Tara Whitaker: [17:11] Having this editing capacity is also going to help you create boundaries for yourself. Because you’re going to know your capacity. And you’re going to be able to figure out if you can or cannot take on a project. If you’ve got that 50,000-word project that’s going to take you 50 hours, but you already have two projects on your plate, you know you probably can’t fit that in. Or maybe you can squeeze it in. And to go along with that, you’re also going to be better equipped to spot the inevitable BS job opportunities that get posted out there. So, if you see a project, let’s say it’s a 50,000-word novel that they want done in two days for $200. Your red flags are going to be flying, right? Because you’ll know well, no, it takes me 50 hours, which, you know, even if you did eight hours a day (I’m not going to try and keep mathing), that’s more than two days, and $200 is not sufficient. That will help you determine what job offers are legitimate for you very, very quickly.
Tara Whitaker: [18:16] And just for the record, I’ve seen way lower rates than that posted, which infuriates me. But again, rates is another podcast episode altogether. So, there you have it, now you have a little bit of a formula or a puzzle piece–type thing to figure out how many hours a day you can realistically edit. And it’s going to be a rough estimate, it’s going to change, it can change quite frequently. But it is a great start and a good baseline to have in your pocket. So, you can determine all those things we just talked about with boundaries and deadlines and rates, etc. And it’s just, it’s going to give you more control over your calendar, it’s going to give you more control over your business.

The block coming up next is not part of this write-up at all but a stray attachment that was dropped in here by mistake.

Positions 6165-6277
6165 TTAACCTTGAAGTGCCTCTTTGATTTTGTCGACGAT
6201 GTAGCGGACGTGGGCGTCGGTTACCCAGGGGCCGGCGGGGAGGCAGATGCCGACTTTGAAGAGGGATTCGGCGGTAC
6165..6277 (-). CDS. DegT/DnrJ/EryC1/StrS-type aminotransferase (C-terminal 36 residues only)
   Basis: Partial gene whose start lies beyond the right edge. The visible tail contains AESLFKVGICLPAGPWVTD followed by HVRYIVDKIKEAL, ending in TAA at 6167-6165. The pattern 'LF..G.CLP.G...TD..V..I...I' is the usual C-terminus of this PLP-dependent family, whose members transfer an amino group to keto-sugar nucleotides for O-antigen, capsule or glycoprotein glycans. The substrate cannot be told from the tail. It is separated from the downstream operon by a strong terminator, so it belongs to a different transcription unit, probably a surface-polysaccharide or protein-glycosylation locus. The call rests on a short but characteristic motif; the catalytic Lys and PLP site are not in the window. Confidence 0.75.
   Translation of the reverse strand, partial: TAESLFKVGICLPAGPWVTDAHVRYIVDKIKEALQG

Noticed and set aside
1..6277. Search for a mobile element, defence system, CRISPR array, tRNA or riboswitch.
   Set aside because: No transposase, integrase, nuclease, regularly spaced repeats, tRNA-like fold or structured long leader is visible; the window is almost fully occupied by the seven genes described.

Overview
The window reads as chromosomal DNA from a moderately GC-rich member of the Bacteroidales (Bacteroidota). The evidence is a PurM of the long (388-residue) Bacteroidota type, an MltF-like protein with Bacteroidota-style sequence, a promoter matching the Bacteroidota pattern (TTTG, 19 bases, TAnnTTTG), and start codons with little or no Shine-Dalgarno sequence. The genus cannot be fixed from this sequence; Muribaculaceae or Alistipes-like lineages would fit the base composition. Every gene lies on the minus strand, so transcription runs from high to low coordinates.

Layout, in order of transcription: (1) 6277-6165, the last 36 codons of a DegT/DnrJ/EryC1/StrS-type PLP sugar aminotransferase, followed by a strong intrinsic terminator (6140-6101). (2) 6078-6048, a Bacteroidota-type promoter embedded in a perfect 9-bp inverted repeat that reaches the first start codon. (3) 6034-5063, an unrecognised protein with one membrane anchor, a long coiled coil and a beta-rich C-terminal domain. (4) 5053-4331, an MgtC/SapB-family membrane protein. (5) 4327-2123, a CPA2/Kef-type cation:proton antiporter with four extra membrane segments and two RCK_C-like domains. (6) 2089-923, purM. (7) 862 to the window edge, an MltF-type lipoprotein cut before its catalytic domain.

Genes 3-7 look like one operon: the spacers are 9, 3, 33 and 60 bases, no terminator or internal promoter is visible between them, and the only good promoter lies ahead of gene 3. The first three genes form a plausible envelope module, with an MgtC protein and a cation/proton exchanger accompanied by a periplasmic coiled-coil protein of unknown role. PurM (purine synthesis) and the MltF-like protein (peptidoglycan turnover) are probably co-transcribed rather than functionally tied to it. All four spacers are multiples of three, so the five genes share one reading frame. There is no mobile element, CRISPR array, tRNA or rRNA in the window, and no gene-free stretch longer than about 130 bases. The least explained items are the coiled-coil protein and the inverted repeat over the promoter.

Tara Whitaker: [5:19] So that’s it. If you want to talk more about this, like how to figure out your particular puzzle, or you want more advice on how to figure out this type of thing, let me know. There’s a free 15-minute call on my website at tarawhitaker.com. I am always excited to chat with other editors. So, grab that if you’re interested. And until next time, keep learning, keep growing, and know that you’ve got this.
Tara Whitaker: [19:32] Thank you so much for tuning into today’s episode. If you enjoy The Modern Editor Podcast, I would be so grateful if you left us a review over on iTunes. And as always, you can head to tarawhitaker.com to connect with me and stay in touch. We’ll chat again soon.